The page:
William Deringer is an associate professor in the Program in Science, Technology, and Society. His research examines the history of those techniques and technologies of calculation that organize modern economic, financial, and political life. His work ranges widely across time, from early compound-interest tables and changing social relations in the English countryside in the early 1600s to the place of computer spreadsheets in the culture of Wall Street in the “go-go” 1980s. Deringer received his BA summa cum laude in history from Harvard University in 2006, and his MA (2009) and PhD (2012) in history of science from Princeton University. Before graduate school, he was an investment banking analyst at the Blackstone Group in New York. At Princeton, he was awarded the Porter Ogden Jacobus Fellowship, Princeton’s highest honor for graduate students. From 2012 to 2015, he was a Mellon Postdoctoral Fellow in the Society of Fellows in the Humanities at Columbia University, before joining the MIT faculty in 2015.
E.J. Green is an associate professor in the Department of Linguistics and Philosophy and the Class of 1948 Career Development Chair. He joined the MIT faculty in 2017. He received his PhD from Rutgers University in 2016, then spent a year as a postdoc at New York University before arriving at MIT. His research interests are in the philosophy of mind and philosophy of cognitive science, with a primary focus on perception.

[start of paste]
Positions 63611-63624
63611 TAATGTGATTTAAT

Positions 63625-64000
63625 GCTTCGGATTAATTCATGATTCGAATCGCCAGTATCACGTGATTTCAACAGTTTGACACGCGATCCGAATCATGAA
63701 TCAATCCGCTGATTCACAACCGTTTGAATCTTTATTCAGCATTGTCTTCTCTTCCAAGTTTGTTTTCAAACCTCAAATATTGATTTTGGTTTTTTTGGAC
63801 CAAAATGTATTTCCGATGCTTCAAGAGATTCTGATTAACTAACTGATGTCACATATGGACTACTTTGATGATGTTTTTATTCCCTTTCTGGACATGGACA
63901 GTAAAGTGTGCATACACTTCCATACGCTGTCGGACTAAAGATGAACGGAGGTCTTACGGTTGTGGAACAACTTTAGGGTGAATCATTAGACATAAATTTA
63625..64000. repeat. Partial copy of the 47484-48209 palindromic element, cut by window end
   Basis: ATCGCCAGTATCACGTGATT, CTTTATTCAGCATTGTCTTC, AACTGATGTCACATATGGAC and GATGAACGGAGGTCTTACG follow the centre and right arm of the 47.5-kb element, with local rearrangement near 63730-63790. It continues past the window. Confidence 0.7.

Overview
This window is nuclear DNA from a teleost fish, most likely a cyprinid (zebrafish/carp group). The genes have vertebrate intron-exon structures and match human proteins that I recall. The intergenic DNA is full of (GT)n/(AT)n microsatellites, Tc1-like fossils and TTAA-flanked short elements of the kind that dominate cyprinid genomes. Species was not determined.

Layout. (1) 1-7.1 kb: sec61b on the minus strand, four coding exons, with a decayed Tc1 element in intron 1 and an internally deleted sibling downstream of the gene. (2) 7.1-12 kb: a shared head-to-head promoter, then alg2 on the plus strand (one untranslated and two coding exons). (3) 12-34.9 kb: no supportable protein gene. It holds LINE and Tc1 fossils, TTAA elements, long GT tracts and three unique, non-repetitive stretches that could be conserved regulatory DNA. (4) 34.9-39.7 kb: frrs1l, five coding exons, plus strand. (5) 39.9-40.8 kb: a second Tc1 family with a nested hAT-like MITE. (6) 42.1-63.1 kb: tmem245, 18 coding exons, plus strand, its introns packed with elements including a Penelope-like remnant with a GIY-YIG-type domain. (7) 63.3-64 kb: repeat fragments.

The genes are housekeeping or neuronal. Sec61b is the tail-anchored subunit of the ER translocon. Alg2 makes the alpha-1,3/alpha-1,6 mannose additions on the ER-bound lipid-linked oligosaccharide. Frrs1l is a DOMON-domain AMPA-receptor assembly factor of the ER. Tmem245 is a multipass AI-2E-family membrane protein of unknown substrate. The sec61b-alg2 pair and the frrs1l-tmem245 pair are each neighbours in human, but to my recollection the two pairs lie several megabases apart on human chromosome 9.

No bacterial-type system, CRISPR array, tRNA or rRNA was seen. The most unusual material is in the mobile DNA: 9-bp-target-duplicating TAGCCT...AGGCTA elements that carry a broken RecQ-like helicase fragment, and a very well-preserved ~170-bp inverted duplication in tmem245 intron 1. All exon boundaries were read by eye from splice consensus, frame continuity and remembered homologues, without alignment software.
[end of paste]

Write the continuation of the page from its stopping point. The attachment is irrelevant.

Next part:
Nathaniel Hendren PhD ’12 is a professor in the Department of Economics. His research quantifies the differences in economic mobility and opportunity for people of different backgrounds, explores why private markets often fail to provide economic opportunity, and offers new tools for government policymakers evaluating the effectiveness of social programs. Hendren founded and co-directs Policy Impacts and Opportunity Insights. He has received the Presidential Early Career Award for Scientists and Engineers and a Sloan Research Fellowship. Hendren earned his PhD in economics from MIT and returned as a full professor in 2023.
Caley Horan is an associate professor in the History Section. She is an historian of the 20th century United States interested in the social life of economic ideas. Her research and teaching focus on business history and the history of capitalism, risk and uncertainty, and American culture in the post-1945 era. Her first book "Insurance Era: Risk, Governance, and the Privatization of Security in Postwar America," won the 2022 Hagley Prize for best book in business history. "Insurance Era" examines the role of the insurance industry in shaping social, political, and economic life in the United States during the second half of the 20th century. Horan is currently at work on a new project on the history of astrology and uncertainty in the modern United States. She earned her BA from Stanford University in 2003, and her PhD from the University of Minnesota in 2011.